US Not Only Problem Area
The USDA will release its updated US and world balance sheets next week, and on the margin, world grain production is expected to be lowered – and perhaps by a sizeable margin. The graphics below display updated vegetation health compared to last year, with crop areas isolated, and a lack of soil moisture has taken a toll on crop conditions across Ukraine, Canada and China, and of course the US.
Ukraine is above, and across its Central Corn Belt, vegetation health is in places much worse than a year ago. Just this week, Ukraine’s ag body lowered total grain production to a level 18% below last year, which follows the general trend of recent weeks.
And of course severe drought conditions don’t simply end at the US-Canadian border, but rather much of Saskatchewan has seen declines in soil moisture since late winter, much like the Dakotas, and now Canadian high protein wheat production is in jeopardy of falling 5-6 million tonnes below last year’s crop, further exacerbating North American wheat supply tightness.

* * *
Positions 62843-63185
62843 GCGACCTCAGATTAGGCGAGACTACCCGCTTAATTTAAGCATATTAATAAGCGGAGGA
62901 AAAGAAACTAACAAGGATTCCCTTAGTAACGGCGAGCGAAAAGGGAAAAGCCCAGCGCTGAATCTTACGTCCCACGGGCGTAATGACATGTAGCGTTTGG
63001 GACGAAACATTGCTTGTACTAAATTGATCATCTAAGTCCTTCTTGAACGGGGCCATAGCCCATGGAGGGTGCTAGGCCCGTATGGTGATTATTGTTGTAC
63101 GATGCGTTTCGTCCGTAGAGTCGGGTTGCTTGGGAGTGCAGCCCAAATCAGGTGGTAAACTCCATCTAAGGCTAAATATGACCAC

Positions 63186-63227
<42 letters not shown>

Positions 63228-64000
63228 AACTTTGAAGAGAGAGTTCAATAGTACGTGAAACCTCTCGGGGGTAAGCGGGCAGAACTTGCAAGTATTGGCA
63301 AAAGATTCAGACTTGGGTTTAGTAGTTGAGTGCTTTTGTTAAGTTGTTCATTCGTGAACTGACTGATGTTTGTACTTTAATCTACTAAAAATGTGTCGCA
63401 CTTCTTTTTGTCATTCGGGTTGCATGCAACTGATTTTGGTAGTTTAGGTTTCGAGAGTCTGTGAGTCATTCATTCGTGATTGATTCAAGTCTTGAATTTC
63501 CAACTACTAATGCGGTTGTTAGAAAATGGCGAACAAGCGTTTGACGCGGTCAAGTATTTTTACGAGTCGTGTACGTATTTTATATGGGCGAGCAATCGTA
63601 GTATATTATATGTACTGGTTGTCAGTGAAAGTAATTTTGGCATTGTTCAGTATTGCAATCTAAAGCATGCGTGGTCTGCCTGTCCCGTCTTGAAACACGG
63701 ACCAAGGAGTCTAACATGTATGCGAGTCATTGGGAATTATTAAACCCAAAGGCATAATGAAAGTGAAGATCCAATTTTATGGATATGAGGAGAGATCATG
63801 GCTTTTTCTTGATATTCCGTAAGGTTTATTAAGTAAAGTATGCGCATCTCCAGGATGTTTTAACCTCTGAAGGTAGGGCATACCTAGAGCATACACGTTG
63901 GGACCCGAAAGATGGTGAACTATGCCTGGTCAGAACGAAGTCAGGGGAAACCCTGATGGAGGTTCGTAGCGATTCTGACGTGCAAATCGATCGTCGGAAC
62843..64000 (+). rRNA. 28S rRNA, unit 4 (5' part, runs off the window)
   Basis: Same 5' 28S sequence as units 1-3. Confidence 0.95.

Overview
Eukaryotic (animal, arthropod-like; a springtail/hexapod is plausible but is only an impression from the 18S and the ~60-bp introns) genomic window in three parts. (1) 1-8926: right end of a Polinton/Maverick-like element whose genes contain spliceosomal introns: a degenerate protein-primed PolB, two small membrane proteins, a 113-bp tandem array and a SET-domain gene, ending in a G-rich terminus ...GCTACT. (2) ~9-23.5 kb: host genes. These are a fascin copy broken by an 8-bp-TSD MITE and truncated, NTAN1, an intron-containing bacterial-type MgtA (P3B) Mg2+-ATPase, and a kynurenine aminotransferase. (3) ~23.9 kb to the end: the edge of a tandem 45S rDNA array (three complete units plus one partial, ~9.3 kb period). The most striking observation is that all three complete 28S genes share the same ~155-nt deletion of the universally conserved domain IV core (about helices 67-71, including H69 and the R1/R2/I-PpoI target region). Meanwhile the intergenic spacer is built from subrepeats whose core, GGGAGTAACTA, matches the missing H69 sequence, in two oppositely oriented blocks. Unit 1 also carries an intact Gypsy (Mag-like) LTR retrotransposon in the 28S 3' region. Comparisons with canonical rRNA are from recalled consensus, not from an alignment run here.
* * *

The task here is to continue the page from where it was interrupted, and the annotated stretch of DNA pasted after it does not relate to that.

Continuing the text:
Expanding dryness in China has been largely under the market’s radar, but there, too, conditions are getting worse, not better. A rather warm/dry pattern lies in the offing for China’s Northern Plains over the next 10 days, which in turn may accelerate China’s decline in corn & wheat ending stocks.
It’s all supply still – the market lacks a meaningful demand driver – but the point is that major exporters’ grain production may be lowered some 10-15 million tonnes in the USDA’s July or August WASDE releases, and falling major exporter supplies are not bearish relative to current prices. A seasonal peak is due in late summer, but our work suggests additional upside risk exists.
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